Because fish are cold-blooded, every aspect of the way they go about their lives is dependent on the water temperature. As the temperature drops, so does their metabolism, activity level, and willingness to feed.
For that reason, it’s never more important than in winter to pay attention to water temperatures and match your presentation to the conditions. Here are three techniques that you can turn to with confidence once the temperature drops into the 40’s.
Skirted jigs like the V & M Baits Pacemaker Flatline Football Jig are excellent when it gets cold because of their versatility. You can cast a lightweight hair jig and let it subtly fall through the water column, or you can crawl a football jig across deeper points and ledges – both dynamite winter bass killers. Focus on areas with deep water access and some kind of cover, whether rocks or wood. Remember: in the winter, when you think you’re fishing a jig slow, slow down some more.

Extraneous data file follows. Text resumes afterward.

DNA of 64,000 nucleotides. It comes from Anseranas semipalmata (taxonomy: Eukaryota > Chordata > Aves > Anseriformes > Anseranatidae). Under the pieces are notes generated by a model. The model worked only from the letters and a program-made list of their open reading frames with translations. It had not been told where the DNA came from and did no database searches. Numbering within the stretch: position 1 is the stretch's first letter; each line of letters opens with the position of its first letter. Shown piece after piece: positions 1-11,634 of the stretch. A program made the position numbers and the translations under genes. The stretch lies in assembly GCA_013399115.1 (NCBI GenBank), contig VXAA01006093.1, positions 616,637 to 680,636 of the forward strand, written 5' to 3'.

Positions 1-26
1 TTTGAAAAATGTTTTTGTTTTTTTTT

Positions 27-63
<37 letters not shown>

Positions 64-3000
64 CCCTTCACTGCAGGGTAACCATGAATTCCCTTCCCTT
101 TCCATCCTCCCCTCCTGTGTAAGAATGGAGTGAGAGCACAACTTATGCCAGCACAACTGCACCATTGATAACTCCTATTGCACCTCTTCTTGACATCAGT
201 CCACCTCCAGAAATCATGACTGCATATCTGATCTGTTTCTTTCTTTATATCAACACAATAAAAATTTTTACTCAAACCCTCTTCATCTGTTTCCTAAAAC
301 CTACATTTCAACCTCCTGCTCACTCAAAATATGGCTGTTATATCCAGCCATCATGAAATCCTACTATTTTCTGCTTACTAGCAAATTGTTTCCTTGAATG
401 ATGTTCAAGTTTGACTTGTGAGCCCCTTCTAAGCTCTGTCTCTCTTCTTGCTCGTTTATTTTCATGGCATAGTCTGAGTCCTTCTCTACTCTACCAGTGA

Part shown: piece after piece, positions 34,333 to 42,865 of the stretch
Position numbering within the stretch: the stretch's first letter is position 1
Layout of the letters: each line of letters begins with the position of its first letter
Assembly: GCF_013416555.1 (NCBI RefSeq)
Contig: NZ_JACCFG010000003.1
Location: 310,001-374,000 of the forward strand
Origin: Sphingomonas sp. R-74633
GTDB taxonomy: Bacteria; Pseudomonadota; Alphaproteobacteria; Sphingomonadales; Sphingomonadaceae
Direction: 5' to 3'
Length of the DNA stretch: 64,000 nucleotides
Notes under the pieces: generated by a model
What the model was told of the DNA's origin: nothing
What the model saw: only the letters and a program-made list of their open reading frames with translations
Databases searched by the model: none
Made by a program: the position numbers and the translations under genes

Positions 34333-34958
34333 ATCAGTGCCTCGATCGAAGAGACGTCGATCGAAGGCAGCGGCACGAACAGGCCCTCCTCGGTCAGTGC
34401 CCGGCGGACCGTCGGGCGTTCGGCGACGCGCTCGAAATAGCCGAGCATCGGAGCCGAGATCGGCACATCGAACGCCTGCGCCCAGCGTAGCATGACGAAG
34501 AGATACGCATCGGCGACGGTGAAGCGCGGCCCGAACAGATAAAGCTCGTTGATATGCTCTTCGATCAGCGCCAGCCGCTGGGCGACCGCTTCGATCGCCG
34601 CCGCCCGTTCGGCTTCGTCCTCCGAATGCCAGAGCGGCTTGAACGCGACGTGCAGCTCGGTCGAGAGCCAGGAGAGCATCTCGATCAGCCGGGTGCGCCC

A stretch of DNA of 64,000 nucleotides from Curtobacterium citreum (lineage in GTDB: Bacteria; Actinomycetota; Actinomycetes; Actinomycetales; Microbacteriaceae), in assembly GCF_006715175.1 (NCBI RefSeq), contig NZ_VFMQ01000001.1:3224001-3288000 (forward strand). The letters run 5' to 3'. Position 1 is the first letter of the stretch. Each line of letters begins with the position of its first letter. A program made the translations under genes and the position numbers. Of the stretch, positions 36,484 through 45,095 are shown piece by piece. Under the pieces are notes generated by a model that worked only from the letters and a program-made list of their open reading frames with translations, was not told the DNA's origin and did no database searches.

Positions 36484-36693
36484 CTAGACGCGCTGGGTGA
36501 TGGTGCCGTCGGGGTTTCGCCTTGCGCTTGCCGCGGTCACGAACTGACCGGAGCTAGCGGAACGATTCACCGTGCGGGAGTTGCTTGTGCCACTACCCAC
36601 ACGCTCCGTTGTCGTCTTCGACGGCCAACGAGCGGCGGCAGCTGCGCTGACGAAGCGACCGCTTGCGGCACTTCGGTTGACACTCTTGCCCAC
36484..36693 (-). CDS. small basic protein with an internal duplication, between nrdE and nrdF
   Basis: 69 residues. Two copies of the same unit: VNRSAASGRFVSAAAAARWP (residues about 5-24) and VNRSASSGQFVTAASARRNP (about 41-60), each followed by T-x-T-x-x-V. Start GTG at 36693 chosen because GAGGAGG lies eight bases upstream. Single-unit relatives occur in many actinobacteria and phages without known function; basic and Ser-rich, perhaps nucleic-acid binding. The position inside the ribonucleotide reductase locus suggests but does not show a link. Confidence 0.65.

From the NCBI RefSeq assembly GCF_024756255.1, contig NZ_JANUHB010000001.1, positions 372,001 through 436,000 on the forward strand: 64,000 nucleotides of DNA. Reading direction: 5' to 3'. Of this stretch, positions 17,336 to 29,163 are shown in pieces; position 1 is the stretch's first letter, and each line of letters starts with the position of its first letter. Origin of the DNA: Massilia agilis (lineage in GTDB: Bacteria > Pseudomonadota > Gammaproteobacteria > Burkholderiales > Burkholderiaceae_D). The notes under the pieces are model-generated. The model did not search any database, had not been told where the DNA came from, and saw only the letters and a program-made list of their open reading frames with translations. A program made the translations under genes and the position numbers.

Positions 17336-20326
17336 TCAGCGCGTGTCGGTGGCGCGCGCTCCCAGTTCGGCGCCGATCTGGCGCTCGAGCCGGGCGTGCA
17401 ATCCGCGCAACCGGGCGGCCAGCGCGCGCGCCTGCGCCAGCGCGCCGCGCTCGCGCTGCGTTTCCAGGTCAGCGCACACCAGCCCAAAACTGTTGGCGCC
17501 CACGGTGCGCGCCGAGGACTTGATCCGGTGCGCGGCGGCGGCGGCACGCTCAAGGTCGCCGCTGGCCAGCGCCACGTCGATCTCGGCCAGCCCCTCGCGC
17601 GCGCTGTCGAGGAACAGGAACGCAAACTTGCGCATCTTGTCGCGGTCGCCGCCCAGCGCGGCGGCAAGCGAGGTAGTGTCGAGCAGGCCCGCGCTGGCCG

An obvious choice, jerkbaits are the cold water bell cow for a reason. Their ability to suspend in place allows anglers to perfectly mimic a dying baitfish – which is number one on winter bass’ menu. Find a steeply breaking point; cast a jerkbait like the Ima Flit 100 out, and twitch-twitch-pause all the way back to the boat. Experiment with pauses as long as 5 or 10 seconds, and see how the fish react.
If you’ve located a group of bass under the boat, there aren’t many better ways to catch them than with a jigging spoon like the Len Thompson Original Series #7 Spoon. Although old-school, jigging spoons are still one of the best cold water presentations, particularly if you can get on top of the fish. The trick is to locate the bass under the boat, then drop the jigging spoon on them and give it a couple twitches. Start by working the bait a couple feet over the bass, and then if they don’t show a response – drop it through them.